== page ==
Look on the bright side

It may have seemed like a foregone conclusion, but the Minor League Baseball season wasn't officially canceled until June 30. Less than half an hour later, the Double-A Bowie Baysox announced they would be selling t-shirts commemorating their "Undefeated" season. And thus, a trend was born. Minor League Baseball's legion of "Undefeated" shirts soon gave way to a snarkier breed of 2020 sartorial commentary. "This is Bullshirt," declared the Triple-A Durham Bulls. "Shuck this," said the Class A Cedar Rapids Kernels. "Unflockingbelievable" cawed the Class A Advanced Myrtle Beach Pelicans. And so on and so forth. Shirts such as these continue to be released, right up to the present day. Take it away, Class A Advanced Visalia Rawhide:

Do it yourself: While there wasn't any Minor League Baseball in 2020, there has been a good amount of baseball played on Minor League Baseball fields. Two notable examples were the Bourbon Trail League and the Lemonade League. The former is an ongoing four-team independent league, the result of a partnership between the Class A Lexington Legends and the Florence Y'Alls of the independent Frontier League. The former was a two-team collegiate wood bat league created by the Class A Lansing Lugnuts, because when life gives you lemons, you make lemonade.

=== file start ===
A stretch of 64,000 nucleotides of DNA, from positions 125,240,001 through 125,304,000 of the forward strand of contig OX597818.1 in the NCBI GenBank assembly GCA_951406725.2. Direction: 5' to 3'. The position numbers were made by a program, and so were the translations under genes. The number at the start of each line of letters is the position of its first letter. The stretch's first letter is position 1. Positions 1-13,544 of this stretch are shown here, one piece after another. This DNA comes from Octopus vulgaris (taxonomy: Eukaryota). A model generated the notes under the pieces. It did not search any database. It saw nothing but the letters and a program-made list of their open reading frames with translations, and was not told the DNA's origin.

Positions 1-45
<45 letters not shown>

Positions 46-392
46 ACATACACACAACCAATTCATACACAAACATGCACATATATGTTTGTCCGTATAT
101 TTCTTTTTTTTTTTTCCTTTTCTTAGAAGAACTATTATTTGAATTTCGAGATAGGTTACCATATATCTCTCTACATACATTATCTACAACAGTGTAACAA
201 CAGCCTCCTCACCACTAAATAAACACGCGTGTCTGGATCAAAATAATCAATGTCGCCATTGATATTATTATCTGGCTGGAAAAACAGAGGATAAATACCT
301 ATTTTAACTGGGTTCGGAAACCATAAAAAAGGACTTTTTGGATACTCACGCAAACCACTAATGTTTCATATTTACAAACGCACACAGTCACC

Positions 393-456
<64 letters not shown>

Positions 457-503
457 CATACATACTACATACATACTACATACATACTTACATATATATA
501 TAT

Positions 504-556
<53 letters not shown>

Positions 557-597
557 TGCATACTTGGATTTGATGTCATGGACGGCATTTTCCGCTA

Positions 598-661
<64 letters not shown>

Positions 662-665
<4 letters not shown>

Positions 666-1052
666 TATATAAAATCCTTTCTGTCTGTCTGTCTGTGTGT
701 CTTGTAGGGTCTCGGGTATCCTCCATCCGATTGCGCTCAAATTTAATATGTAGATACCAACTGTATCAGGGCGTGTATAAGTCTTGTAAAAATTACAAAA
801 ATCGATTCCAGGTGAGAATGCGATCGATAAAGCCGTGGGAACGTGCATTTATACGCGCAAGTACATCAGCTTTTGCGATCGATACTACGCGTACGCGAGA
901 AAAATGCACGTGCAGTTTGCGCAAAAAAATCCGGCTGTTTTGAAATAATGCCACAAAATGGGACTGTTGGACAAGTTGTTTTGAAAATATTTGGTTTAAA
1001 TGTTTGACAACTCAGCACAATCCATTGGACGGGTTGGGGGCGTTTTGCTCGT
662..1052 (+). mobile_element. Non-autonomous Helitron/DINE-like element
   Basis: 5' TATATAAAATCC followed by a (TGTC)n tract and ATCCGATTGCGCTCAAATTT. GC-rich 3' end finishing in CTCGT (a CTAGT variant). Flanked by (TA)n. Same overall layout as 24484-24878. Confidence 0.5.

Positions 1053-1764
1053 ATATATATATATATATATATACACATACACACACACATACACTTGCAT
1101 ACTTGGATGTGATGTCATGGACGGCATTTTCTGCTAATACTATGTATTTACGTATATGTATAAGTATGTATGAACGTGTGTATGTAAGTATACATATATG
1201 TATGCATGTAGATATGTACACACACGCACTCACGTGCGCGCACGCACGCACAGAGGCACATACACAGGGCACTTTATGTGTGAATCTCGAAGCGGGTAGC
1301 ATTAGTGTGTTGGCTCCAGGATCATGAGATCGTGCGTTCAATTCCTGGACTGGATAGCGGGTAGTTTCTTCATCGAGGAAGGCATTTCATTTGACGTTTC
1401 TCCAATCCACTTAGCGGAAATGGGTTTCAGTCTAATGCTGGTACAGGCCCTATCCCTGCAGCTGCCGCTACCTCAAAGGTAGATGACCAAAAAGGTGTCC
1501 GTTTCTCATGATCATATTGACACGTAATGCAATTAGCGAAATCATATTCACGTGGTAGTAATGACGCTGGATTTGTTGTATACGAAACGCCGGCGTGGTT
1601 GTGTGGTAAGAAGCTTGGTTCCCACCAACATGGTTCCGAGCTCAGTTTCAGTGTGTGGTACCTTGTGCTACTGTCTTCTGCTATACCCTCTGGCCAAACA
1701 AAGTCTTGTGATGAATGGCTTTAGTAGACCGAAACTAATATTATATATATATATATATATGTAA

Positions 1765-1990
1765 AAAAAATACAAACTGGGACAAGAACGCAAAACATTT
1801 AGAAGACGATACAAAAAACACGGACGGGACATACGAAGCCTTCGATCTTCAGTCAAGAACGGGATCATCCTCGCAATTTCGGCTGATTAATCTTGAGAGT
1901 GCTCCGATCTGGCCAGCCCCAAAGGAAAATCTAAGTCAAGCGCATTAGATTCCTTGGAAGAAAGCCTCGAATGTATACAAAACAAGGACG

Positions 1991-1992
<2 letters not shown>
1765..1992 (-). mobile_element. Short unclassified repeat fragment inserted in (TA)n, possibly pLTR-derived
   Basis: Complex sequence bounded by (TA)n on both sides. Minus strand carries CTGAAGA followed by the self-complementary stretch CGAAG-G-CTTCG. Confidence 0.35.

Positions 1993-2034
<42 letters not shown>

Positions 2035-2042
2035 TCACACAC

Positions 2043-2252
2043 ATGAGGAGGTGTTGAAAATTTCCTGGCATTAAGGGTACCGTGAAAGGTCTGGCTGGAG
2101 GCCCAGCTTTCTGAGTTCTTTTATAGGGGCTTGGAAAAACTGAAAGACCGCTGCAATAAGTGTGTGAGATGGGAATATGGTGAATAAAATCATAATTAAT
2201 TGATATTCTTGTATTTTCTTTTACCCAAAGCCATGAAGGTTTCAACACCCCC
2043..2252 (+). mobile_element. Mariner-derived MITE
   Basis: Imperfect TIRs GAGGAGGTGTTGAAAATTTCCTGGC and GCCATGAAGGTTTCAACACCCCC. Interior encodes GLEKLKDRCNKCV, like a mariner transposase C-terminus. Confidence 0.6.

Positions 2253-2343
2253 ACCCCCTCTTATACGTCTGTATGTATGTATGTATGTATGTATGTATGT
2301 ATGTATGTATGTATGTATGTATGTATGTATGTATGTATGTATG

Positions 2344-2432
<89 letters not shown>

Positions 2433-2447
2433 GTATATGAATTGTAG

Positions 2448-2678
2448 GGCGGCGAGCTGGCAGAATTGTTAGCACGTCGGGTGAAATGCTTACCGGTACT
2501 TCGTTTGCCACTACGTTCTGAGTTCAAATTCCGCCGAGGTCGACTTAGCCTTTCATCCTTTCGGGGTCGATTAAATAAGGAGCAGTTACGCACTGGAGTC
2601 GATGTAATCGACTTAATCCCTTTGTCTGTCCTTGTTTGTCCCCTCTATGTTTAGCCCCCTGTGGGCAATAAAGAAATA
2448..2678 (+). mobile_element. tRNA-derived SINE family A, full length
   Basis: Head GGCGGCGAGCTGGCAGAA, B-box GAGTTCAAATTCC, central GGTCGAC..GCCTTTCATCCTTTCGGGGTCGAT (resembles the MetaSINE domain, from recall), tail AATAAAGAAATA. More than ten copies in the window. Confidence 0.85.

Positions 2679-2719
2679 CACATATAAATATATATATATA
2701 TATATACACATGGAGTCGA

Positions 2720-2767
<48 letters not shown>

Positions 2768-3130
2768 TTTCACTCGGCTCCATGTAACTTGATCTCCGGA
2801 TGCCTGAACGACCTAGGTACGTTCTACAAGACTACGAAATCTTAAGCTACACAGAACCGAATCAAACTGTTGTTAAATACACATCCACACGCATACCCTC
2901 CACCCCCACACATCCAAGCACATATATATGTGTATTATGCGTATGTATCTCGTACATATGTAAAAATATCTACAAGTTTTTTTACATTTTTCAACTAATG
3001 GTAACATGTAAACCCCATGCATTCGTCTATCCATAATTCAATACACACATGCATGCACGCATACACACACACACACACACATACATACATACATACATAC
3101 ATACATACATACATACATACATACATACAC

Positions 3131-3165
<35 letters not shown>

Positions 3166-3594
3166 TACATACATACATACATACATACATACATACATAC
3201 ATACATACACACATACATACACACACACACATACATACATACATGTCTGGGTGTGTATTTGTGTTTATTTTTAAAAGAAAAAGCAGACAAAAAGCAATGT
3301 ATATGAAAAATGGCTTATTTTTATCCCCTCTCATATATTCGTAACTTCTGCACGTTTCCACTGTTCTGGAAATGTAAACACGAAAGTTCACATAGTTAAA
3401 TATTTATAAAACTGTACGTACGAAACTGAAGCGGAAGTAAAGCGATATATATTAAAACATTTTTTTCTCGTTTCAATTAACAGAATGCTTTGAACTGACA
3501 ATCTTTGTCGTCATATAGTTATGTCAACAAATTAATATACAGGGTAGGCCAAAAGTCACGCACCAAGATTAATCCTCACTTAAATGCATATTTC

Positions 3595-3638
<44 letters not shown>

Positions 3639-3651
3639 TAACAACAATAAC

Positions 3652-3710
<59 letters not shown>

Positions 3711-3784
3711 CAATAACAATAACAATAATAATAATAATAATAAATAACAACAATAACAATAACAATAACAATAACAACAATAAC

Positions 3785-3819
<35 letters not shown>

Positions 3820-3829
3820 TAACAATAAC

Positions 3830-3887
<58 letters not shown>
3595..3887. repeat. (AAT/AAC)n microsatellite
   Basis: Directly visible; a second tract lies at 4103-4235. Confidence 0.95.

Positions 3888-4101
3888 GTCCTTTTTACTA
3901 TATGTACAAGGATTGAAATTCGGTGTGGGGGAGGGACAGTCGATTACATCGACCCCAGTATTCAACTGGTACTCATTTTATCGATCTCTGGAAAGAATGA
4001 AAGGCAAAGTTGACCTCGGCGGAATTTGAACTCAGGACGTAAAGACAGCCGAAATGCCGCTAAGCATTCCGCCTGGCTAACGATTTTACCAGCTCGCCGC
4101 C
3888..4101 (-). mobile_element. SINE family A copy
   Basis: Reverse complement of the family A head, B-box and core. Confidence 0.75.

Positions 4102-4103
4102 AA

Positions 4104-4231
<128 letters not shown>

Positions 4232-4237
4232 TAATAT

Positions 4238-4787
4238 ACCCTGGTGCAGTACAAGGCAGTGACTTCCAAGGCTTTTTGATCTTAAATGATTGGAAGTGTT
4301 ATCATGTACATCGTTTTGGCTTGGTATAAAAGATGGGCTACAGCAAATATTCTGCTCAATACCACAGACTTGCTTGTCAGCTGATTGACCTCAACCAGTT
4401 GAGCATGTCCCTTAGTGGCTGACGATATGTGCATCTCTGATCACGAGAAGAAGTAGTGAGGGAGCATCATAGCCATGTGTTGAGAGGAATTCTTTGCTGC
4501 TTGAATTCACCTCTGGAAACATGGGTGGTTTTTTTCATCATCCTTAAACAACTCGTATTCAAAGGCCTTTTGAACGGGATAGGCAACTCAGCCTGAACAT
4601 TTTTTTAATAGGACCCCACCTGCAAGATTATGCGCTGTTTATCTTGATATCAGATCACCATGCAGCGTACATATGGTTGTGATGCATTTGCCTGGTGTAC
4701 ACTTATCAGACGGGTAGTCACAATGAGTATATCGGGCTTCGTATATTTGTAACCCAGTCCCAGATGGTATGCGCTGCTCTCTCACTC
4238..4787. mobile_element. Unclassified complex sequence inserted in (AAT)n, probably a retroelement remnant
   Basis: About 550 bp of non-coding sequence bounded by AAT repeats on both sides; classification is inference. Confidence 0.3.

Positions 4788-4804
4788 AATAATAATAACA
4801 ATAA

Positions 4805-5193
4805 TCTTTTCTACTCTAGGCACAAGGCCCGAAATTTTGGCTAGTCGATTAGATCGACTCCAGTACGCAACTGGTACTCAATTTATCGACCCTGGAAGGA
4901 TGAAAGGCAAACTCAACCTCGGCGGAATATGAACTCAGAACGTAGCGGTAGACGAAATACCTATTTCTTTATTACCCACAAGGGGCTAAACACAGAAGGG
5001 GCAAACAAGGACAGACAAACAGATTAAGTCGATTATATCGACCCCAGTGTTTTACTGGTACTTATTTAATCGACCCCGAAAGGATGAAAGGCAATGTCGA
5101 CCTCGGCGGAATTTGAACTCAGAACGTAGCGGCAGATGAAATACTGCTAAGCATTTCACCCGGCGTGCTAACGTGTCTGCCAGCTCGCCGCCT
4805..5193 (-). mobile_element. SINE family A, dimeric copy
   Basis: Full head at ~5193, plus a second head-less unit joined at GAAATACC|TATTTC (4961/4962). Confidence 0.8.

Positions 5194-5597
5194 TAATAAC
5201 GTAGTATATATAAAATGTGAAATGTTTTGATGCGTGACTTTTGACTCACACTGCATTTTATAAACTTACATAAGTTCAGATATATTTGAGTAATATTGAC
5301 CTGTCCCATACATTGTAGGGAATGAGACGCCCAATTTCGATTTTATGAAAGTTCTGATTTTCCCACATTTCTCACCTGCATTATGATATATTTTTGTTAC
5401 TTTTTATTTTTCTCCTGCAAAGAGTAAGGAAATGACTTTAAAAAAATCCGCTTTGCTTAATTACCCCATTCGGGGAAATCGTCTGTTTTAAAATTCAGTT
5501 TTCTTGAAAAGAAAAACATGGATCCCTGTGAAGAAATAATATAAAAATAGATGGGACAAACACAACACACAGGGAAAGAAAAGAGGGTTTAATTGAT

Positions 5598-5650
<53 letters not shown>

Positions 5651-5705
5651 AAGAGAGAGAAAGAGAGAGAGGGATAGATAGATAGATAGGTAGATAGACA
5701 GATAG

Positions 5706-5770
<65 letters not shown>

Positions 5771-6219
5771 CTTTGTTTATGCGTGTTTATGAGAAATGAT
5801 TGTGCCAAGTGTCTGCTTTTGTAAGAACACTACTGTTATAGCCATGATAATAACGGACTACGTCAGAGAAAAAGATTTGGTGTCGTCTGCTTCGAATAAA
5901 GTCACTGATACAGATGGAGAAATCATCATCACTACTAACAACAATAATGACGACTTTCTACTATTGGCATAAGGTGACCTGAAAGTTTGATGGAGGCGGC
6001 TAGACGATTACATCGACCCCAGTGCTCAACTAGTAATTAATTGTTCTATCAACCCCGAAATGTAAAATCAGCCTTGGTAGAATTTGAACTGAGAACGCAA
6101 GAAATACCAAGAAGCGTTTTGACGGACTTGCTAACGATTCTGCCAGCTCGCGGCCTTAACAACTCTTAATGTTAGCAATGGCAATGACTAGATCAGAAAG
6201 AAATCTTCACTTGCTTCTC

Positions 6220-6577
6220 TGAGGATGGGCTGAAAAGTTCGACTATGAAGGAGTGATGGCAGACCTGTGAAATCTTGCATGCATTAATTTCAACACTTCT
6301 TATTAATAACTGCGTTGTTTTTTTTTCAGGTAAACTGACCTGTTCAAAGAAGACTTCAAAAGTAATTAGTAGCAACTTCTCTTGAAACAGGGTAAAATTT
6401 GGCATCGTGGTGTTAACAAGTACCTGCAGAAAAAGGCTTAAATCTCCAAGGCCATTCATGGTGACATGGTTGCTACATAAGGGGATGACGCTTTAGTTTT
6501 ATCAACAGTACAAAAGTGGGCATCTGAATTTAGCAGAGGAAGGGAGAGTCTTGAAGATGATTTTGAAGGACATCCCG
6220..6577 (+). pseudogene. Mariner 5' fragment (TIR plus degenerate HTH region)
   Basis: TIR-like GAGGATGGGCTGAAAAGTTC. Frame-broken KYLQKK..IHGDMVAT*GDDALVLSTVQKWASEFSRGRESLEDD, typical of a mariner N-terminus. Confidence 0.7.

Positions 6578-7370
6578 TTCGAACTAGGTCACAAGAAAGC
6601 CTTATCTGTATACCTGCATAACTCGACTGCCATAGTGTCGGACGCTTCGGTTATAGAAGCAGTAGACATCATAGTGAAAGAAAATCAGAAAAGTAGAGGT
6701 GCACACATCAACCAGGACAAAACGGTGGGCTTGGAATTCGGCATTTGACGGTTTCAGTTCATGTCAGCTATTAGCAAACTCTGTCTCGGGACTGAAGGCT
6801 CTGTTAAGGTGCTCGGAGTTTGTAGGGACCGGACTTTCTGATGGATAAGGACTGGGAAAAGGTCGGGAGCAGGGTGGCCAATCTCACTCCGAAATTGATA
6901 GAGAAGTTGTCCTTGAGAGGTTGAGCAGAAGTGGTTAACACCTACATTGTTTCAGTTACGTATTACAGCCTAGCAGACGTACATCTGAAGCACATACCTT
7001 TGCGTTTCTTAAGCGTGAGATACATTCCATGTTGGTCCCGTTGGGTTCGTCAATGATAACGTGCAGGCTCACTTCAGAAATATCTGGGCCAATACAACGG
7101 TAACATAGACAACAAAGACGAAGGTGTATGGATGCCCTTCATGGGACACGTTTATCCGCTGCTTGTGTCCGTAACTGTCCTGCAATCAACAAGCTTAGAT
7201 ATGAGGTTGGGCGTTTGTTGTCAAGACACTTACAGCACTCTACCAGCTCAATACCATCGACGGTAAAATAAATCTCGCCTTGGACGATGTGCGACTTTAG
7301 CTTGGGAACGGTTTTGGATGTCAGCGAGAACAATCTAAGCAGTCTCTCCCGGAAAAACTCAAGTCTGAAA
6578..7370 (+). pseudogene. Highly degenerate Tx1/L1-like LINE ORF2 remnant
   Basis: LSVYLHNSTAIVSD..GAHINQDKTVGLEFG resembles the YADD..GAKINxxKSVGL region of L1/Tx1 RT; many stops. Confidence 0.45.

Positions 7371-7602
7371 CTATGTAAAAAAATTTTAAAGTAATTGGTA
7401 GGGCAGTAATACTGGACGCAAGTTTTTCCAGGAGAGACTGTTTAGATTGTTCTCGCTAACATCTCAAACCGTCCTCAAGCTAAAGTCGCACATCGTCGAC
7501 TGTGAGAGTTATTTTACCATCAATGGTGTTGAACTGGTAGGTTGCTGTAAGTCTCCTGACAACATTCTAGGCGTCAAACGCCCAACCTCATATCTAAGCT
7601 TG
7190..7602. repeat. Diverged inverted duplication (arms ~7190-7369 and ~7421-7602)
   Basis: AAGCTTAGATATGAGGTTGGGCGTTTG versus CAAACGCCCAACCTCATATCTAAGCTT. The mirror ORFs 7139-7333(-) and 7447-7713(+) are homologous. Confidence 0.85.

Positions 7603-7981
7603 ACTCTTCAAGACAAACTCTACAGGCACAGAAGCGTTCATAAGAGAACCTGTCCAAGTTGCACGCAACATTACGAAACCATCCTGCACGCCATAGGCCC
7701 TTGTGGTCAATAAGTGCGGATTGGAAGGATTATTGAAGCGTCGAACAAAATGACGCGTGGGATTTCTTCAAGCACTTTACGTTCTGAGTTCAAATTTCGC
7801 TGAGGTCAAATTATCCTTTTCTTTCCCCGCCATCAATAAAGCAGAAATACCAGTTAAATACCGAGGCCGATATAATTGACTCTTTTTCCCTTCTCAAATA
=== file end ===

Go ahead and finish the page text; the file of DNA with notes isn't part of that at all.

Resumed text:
And, of course, Minor League ballparks all over the country currently serve as alternate training sites for Major League teams. In some cases, such as Triple-A Rochester's Frontier Field, the cardboard fans have turned out in force.

Benjamin Hill is a reporter for and writes Ben's Biz Blog. Follow Ben on Twitter @bensbiz.